I do software support, after majoring in ancient Greek history. I had no background in any sort of IT when I got my first job. I did have some call center experience, and I had mad problem solving skills, and that's the key. Support is about figuring things out, then talking to people about it. I've since taught myself some programming, but I didn't know any at the time I was hired.

Hardware support is different; you'll probably need a little more background. There are certifications (MSCE or whatever) that you can study for on your own to prove your credentials.

If you want to get into programming as a career, you'll need to know a lot more, but you should be able to find a pretty decent-paying support job without a ton of experience. You can then parlay that into a PM, account management, or testing/WA promotion.
posted by kevinbelt at 6:29 PM on May 28, 2016 [1 favorite]

You need to determine what your problem is with algebra.

Because computer programming is very similar to algebra.
posted by srboisvert at 6:34 PM on May 28, 2016

Have you taken statistics for your sociology degree? If you can get some experience working with data, that's another way to transition into a more technical role.
posted by yarntheory at 6:47 PM on May 28, 2016

I do software support at a university (instructional technology support specifically) and I too have a sociology degree (and an English double major so basically useless squared). My coding proficiency stops at HTML and CSS but I've always been really really good at picking up a new application and learning how to use it on my own to a high degree of proficiency. I've only been at my current job for about 2 years now (prior to that I was a research assistant on a research project with a technology component, though I wasn't the one actually creating the technology) and how I showed that I could do this job was basically to demonstrate that I had learned a ton of software on my own for my previous job. I have an online portfolio where I showed things I'd made using various software packages and when I talked about them in the interview I made sure to note that I had learned these things independently pretty quickly and no one was helping me with this stuff. If you are just supporting the Thing and not making the Thing, you need, as kevinbelt says, mad problem-solving skills. It helps if you're not only good at problem-solving, but love problem-solving. (Never come to me with a personal problem because within 10 minutes I will have your shit flow-charted and divided up into steps on a kanban board. I'm insufferable.)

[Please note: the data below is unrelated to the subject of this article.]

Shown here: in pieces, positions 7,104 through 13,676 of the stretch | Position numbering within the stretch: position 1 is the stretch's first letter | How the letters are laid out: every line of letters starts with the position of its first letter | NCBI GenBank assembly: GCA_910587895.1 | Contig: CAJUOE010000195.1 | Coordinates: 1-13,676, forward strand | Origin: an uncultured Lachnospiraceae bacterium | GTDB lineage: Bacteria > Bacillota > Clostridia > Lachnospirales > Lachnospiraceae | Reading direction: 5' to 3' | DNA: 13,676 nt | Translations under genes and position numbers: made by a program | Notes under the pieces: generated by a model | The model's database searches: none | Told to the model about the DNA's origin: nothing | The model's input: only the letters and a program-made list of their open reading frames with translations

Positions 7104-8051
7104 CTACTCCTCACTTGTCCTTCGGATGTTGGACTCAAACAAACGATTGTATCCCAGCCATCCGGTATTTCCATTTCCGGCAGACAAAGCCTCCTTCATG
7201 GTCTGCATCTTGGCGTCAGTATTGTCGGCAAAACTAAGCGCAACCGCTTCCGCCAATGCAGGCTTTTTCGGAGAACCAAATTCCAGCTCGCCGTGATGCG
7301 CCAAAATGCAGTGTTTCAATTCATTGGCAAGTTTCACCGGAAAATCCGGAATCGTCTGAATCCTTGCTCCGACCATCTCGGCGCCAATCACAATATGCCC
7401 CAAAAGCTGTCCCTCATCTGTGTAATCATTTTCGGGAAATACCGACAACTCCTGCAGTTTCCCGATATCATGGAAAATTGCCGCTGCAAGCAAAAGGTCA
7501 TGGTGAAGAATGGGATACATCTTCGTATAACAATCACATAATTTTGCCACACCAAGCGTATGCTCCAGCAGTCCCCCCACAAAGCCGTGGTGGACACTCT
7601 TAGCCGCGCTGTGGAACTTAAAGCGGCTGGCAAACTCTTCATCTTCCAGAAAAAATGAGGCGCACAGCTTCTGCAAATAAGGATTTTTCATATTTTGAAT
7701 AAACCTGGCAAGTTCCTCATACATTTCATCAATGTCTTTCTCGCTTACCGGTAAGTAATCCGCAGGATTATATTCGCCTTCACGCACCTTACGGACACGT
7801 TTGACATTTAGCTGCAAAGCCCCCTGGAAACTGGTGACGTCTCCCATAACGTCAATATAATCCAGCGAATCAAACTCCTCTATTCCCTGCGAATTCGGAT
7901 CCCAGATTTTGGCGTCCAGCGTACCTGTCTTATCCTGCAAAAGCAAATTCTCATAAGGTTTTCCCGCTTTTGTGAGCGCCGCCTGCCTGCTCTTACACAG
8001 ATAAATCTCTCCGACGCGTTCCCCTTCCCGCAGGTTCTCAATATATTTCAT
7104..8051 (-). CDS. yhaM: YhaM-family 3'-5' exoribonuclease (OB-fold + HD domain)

Also? Writing is HUGE for being in support. Poorly written support documentation makes baby Jesus cry. There are entire huge companies whose documentation is completely useless because it is so poorly written. (Looking at you ironically, Turnitin.) At my job we write and maintain our own documentation knowledge base and writing that stuff is difficult to do well.